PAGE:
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  1. Fulltext. Preventing diabetic foot disease : Lessons from the medicare therapeutic shoe demonstration.

    Article - En anglais



    Every year about 38 000 elderly people with diabetes have a lower extremity amputation.

    Therapeutic shoes are prescribed by clinicians specializing in foot care to prevent foot ulcerations and amputations among at-risk patients with diabetes.

    Medicare ran a 3-year demonstration of a therapeutic-shoe benefit for beneficiaries with diabetes.

    Medicare added the benefit nationwide in May 1993.


    This paper describes the benefit and its implementation in the demonstration based on demonstration records, a patient survey, and discussions with clinicians and shoe suppliers before and during the demonstration.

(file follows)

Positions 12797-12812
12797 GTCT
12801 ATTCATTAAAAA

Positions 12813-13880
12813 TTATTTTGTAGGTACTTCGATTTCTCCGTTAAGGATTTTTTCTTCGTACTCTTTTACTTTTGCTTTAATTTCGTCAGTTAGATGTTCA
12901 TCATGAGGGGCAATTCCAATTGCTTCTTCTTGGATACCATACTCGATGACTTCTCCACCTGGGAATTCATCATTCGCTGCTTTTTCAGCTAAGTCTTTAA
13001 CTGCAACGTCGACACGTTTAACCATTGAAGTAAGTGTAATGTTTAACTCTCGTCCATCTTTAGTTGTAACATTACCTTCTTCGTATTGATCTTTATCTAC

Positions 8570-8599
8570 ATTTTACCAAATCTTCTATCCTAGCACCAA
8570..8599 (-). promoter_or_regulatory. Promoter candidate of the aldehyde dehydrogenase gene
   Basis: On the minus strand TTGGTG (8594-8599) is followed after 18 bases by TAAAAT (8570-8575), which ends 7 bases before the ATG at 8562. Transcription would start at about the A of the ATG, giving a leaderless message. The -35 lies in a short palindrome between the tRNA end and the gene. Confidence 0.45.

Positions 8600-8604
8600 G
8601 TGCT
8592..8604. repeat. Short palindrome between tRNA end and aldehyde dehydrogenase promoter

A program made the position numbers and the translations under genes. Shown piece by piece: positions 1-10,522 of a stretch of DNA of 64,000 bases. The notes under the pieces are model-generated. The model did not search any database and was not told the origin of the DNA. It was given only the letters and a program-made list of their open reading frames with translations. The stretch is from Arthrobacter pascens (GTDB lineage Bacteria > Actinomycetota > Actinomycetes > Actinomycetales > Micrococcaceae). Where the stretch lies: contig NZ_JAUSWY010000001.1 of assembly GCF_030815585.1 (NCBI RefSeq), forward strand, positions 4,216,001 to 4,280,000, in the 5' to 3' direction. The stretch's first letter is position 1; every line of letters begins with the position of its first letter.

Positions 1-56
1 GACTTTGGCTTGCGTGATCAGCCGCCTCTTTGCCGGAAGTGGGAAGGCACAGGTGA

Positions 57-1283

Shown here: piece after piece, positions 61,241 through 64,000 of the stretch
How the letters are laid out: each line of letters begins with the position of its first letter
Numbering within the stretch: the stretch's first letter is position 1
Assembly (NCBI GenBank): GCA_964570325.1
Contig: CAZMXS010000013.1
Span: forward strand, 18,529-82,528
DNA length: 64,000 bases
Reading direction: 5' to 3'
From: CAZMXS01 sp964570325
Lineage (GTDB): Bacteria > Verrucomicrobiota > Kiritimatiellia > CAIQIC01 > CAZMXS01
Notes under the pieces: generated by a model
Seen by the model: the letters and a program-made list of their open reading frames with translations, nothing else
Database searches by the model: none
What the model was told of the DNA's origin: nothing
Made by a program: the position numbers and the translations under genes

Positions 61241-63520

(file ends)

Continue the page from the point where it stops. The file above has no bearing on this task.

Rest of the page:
During the demonstration, far fewer beneficiaries applied for the therapeutic shoes than were eligible for them.

    The paper discusses reasons for the low beneficiary application rate and the associated low participation rate among physicians treating patients with diabetes.


    The benefit is unlikely to be used any more in the national program than in the demonstration unless physicians are educated in the role therapeutic shoes can play in diabetic foot disease, they prescribe the shoes for their patients, and they increase their patients'awareness of the shoes'value.

    Mots-clés Pascal : Diabète, Complication, Ulcère, Pied, Amputation, Membre inférieur, Vieillard, Homme, Prévention, Chaussure orthopédique, Assurance maladie, Evaluation, Politique sanitaire, Etats Unis, Amérique du Nord, Amérique, Endocrinopathie, Medicare

    Mots-clés Pascal anglais : Diabetes mellitus, Complication, Ulcer, Foot, Amputation, Lower limb, Elderly, Human, Prevention, Orthopedic shoe, Health insurance, Evaluation, Health policy, United States, North America, America, Endocrinopathy

    Logo du centre Notice produite par :
    Inist-CNRS - Institut de l'Information Scientifique et Technique

    Cote : 96-0374122

    Code Inist : 002B21E01B. Création : 10/04/1997.